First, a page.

Section 6.3. The Post-Dump Slideshow


6.3. The Post-Dump Slideshow

Once you've imported a batch of pictures into iPhoto, what's the first thing you want to do? If you're like most people, this is the first opportunity you have to see, at full-screen size , the masterpieces you and your camera created. That's the beauty of iPhoto's slideshow feature, which comes complete with the tools you need to perform an initial screen of the new pictureslike deleting the baddies, rotating the sideways ones, and identifying the best ones with star ratings.

Figure 6-8. Here's iPhoto's way of telling you that you just tried to feed it a file that it can't digest: an EPS file, Adobe Illustrator drawing, or PowerPoint file, for example.


To begin the slideshow, click the Last Roll icon in the Source list at the left side of the screen to identify which pictures you want to review.


Note: On a freshly installed copy of iPhoto, this icon is labeled Last Roll. If you've fiddled with the iPhoto preference settings, it may say, for example, "Last 2 Rolls" or "Last 3 Rolls," and your slideshow will include more than the most recent batch of photos. If that's not what you want to see, just click the actual photo that you want to begin the slideshow (in the main viewing area).

Now Option-click the Play triangle underneath the Source list. iPhoto fades out of view, and a big, full-screen slideshow of the new photos begins, accompanied by music.


Tip: If you just click the Play triangle (instead of adding the Option key), you summon the Slideshow dialog box instead of starting the show. This dialog box has lots of useful options; for instance, you can choose the music for your slideshow, for example. If you merely want a quick look at your new pix, however, Option-clicking is the way to bypass it.

You can read more about slideshows in general in Chapter 9. What's useful here, though, is the slideshow control bar shown in Figure 6-9. You make it appear by wiggling your mouse as the show begins.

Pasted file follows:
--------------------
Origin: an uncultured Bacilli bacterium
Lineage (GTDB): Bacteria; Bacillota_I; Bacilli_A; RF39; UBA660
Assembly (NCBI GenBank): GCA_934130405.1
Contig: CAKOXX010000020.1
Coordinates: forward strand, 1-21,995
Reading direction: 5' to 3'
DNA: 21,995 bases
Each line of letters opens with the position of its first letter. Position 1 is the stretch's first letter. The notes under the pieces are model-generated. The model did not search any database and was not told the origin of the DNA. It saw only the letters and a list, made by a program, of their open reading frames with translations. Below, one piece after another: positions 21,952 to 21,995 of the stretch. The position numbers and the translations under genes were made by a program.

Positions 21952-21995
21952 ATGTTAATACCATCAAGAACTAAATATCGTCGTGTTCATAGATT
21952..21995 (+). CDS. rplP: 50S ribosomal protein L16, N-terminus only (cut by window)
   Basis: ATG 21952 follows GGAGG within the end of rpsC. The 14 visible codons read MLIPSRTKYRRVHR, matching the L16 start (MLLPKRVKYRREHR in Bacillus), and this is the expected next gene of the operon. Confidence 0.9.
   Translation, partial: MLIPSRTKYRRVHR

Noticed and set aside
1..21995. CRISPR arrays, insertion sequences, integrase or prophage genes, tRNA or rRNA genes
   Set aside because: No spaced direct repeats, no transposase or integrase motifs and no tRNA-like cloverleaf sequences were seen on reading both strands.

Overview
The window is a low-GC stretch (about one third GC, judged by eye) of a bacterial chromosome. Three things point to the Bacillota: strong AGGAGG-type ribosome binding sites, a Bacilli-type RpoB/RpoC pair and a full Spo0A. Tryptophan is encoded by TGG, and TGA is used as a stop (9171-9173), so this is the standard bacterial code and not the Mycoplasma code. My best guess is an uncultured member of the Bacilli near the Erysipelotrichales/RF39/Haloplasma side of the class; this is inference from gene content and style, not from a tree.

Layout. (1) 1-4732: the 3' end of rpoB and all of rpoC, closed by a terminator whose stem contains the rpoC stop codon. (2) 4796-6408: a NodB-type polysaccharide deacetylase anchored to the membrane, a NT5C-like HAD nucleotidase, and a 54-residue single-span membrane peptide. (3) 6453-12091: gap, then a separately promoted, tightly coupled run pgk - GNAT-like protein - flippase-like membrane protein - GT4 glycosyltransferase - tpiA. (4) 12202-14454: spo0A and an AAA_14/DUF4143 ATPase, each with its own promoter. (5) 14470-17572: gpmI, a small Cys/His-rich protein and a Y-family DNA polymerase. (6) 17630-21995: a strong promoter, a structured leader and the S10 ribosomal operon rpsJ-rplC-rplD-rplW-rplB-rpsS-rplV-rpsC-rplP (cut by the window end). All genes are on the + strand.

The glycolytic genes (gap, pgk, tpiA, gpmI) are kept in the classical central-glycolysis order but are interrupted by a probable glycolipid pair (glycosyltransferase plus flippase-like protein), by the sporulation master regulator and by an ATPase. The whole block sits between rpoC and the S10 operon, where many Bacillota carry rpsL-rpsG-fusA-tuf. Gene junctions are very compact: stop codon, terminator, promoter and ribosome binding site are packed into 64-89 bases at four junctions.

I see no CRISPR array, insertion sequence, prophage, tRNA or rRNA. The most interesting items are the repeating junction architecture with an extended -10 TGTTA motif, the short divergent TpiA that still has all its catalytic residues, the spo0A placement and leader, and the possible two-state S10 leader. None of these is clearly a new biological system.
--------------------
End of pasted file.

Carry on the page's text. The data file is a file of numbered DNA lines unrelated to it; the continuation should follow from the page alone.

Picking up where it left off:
As Figure 6-9 points out, this is the perfect opportunity to throw away lousy shots, fix the rotation, and linger on certain photos for more studyall without interrupting the slideshow. You can even apply a rating by clicking the appropriate star in the band of five; later, you can use these ratings to sort your pictures or create smart albums . See Chapter 7 for full detail on rating stars and smart albums.

Figure 6-9. As the slideshow progresses, you can pause the show, go backward, rotate a photo, delete a bad shot, or apply your star rating to a picture, all courtesy of this new control bar.


Here's the full list of things you can do when the onscreen control bar is visible:

  • Click the Play/Pause button to start and halt the slideshow. The space bar toggles these controlsand the control bar doesn't have to be visible when you press it.

  • Click the left and right arrows to browse back and forth through your photos. The left and right arrow keys on your keyboard do the same thing.

  • Press the up or down arrow keys on your keyboard to make the slides appear faster or slower.

  • Click the rotation icons to flip photos clockwise or counterclockwise, 90 degrees at a time.

  • Click one of the five dots to apply a rating in stars, from one at the left to five all the way at the right. Or use the number keys at the top of the keyboard or on the numeric keypad; press 3 to give a picture three stars, for example.

  • Click the Trash can icon to delete a photo from the album you're viewing (but not from the Photo Library). Or simply hit Delete (or Del) on your keyboard.


Tip: There are keyboard shortcuts for all of these functions, too, that don't even require the control bar to be on the screen (Section 9.5).

Click the mouse somewhere else on the screen to end the slideshow.